NEW YORK — In the final moments of Stanley Kubrick’s brilliant Cold War farce "Dr. Strangelove," the American president and his military advisors are evacuating the war room, having bumbled with the Soviet Union into a full exchange of nuclear weapons that will destroy most life on earth. As they head to their subterranean bunker, the hawkish Gen. Turgidson (played by George C. Scott) has a brainstorm about the world survivors will emerge into a century later when the fallout dissipates.
“I think we should look at this from the military point of view,” he says. “I mean, supposing the Russkies stash away some big bomb, see. When they come out in a hundred years they could take over!
Something similar appears to have happened in Greece with regard to its military budget. In spite of outward appearances that its age-old disputes with Turkey were on the mend, Greece apparently hid €8.7 billion in military spending between 1997 and 2003. This may not sound like Armageddon. But now, in part because of this kind of accounting, the European Union is facing the gravest financial crisis in its long history.
Ancient feuds and military aid
Following the 1974 Turkish-Greek crisis over Cyprus — a dispute which remains unresolved to this day — the U.S. Congress instituted a special 7:10 ratio with regard to military aid to Greece and Turkey. At the time, both countries were ruled by military juntas, and the Soviet watched with glee as the nations which comprised NATO’s southern flank lunged at each other’s throats.
Crisis after crisis repeatedly brought the two to the brink of war – over Cyprus in the 1970s, a Turkish plan to drill for oil in the Aegean in the 1980s, and over disputed Aegean islands about every four to five years.
For these reasons, well into the 1990s the U.S. Congress insisted on maintaining the relative balance of power, ensured that for every $10 of aid that went to Turkey, $7 went to Greece.
Starting in the mid-1980s, the Reagan administration began arguing against this formula, citing Turkey’s much higher strategic value and downplaying the risks of an actual shooting war between two NATO allies. Congress refused to budget, citing repeated dog-fighting incidents between Greek and Turkish warplanes.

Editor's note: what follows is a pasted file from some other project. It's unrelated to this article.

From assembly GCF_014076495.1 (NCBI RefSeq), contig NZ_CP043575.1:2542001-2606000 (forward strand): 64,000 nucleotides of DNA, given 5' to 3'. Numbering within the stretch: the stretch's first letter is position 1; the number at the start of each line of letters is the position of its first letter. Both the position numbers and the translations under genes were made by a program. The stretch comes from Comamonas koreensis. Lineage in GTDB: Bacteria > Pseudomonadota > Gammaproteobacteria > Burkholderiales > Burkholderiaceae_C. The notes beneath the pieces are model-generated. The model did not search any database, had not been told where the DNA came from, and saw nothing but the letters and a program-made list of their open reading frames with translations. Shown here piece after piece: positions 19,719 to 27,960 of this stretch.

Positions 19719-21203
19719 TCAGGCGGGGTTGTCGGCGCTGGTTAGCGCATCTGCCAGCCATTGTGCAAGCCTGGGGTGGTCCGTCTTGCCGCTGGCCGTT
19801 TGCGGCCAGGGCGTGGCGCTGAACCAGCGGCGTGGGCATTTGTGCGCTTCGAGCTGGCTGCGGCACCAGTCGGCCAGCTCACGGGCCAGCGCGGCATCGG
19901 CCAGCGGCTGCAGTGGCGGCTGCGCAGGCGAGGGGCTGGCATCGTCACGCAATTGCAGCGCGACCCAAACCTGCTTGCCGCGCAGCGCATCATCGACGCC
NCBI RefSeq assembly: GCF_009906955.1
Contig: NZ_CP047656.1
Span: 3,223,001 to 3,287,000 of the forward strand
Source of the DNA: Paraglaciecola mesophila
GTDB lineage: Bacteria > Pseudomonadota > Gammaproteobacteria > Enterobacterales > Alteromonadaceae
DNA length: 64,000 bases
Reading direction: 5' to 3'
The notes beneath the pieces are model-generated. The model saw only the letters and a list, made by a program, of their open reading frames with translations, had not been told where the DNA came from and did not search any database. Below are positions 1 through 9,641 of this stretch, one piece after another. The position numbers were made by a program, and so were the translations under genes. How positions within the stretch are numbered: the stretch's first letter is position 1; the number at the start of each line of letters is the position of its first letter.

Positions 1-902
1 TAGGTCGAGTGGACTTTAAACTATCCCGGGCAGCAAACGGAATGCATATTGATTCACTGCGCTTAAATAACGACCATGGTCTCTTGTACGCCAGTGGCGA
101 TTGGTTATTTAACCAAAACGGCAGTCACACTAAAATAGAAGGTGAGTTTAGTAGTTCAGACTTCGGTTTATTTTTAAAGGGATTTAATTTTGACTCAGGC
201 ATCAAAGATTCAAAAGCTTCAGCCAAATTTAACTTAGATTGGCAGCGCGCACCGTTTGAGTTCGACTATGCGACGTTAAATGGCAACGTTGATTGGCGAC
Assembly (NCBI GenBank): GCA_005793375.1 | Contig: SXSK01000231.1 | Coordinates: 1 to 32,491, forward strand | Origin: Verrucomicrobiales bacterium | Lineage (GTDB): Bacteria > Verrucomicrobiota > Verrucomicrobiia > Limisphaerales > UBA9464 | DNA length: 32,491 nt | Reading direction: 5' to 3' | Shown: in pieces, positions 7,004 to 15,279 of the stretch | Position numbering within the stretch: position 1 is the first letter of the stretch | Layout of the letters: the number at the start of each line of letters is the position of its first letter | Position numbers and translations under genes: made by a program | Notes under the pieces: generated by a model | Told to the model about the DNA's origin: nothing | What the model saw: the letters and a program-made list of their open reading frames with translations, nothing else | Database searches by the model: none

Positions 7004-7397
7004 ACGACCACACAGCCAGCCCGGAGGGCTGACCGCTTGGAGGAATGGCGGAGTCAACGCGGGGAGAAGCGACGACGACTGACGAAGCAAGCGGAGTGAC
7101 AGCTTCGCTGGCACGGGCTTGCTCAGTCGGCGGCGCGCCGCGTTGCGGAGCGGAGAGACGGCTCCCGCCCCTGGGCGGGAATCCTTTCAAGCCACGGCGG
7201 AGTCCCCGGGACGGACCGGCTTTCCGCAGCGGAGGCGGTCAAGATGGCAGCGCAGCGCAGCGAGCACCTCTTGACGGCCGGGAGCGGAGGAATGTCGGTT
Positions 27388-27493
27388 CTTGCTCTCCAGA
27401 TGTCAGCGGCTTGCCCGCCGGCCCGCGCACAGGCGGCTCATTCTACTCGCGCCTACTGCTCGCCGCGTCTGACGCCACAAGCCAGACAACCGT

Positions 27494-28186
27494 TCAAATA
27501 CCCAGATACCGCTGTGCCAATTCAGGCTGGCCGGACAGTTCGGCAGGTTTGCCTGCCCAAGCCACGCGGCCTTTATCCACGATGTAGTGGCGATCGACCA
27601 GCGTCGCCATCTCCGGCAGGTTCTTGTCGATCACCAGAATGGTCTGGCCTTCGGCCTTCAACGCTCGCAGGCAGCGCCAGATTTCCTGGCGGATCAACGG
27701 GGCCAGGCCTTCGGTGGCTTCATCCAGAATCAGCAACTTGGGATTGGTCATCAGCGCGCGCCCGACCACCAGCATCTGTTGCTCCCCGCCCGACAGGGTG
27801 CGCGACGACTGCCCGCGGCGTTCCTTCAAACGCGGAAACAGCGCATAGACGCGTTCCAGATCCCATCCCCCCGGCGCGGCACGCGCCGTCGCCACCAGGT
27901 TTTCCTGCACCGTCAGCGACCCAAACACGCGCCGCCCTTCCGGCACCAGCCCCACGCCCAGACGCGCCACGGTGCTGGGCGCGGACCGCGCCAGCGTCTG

Ultimately, however, the 1991 Gulf War changed the game. With the Cold War newly over, the Greeks in line to join the (then)-European Community, Turkey’s strategic location and influence in many of the newly independent Soviet states prompted the U.S. to open the taps. The 7:10 ratio went by the wayside with little fanfare — except, apparently, in Greece.
Improving relations, dwindling clout
The end of the Cold War vastly diminished Washington’s interest in this regional dispute, and while Turkey’s star rose, Greece’s own once-powerful lobby in Washington lost its strategic argument and became just another advocate for the interests of a significant American immigrant group.
Perhaps not coincidentally, episodes of Greek-Turkish skirmishing also dwindled following the end of the Cold War. Greece’s long quest to join the eurozone — denied in 1999 — may also have played a role in moderating its behavior.
Additionally, the massive Turkish earthquake of 1999 appeared to mark a genuine turning point in Greek-Turkish relations as Athens sent thousands of rescue workers to help and Greeks dug into their pockets to donate money for their neighbor’s reconstruction.
Certainly, many things did change for the better. Greece and Turkey have held real talks over Cyprus, though agreement remains difficult.
Both countries have made concessions toward minorities – Greece has a sizeable Turkish population in the Thrace region, a legacy of Ottoman control, who have been subject to discrimination; Turkey contains a dwindling Greek population — perhaps 2,500 or so — even after decades of repressive policies aimed at forcing them to emigrate.
Perhaps most surprisingly, the Greeks have become among the most vocal supporters of Turkey’s EU membership bid.
Enter Dr. Strangelovolopolous
But no one, it seems, told Greece’s military men. Greece for years refused to open its books to the EU’s statistical unit, Eurostat, on the topic of defense spending, insisting the numbers were confidential.
As it turns out the Greek military was engaging in a major modernization prompted by fears of the U.S. largesse directed at Turkey since the early 1990s, and Turkey’s own exponentially higher GDP and population growth rates.
The Eurostat audit which uncovered the “underreporting” of Greece’s military spending in 2004 got very little press at the time. Certainly, the EU made little of it, something German and French taxpayers are coming to regret.
So it appears Greek defense spending bucked the downward trend of the 1990s as Athens ordered up a new class of warships (Standard-class frigates from Britain), hovercraft and patrol boats (from Russia and Ukraine), and most recently, high-performance jet fighters (late model F-16s from the U.S.).
Until the financial crisis, plans to hold a competition for a next generation fighter — probably between the Eurofighter, the American built F/A-18 and F-35, and Sweden’s JAS-39 Grippen — were in high gear. (Russian interests had been promoting Sukhoi’s latest offerings, as well).
To say the least, such military luxuries appear somewhat beyond Greek means at the moment. Greeks should look to NATO, the EU and the United States to step up efforts mediate an end to the Aegean disputes.
Most of all, now that the jig is up on their creative accounting, they should think very seriously about the relationship they want with their neighbor. Turkey, of late, has been mentioned as a possible addition to the “BRICs” — Brazil, Russia, India and China — nations for whom the 21st century appears to hold great promise. Greece, on the other hand, looks more and more the way the old Ottoman Empire did at the start of the 20th century: the sick man of Europe.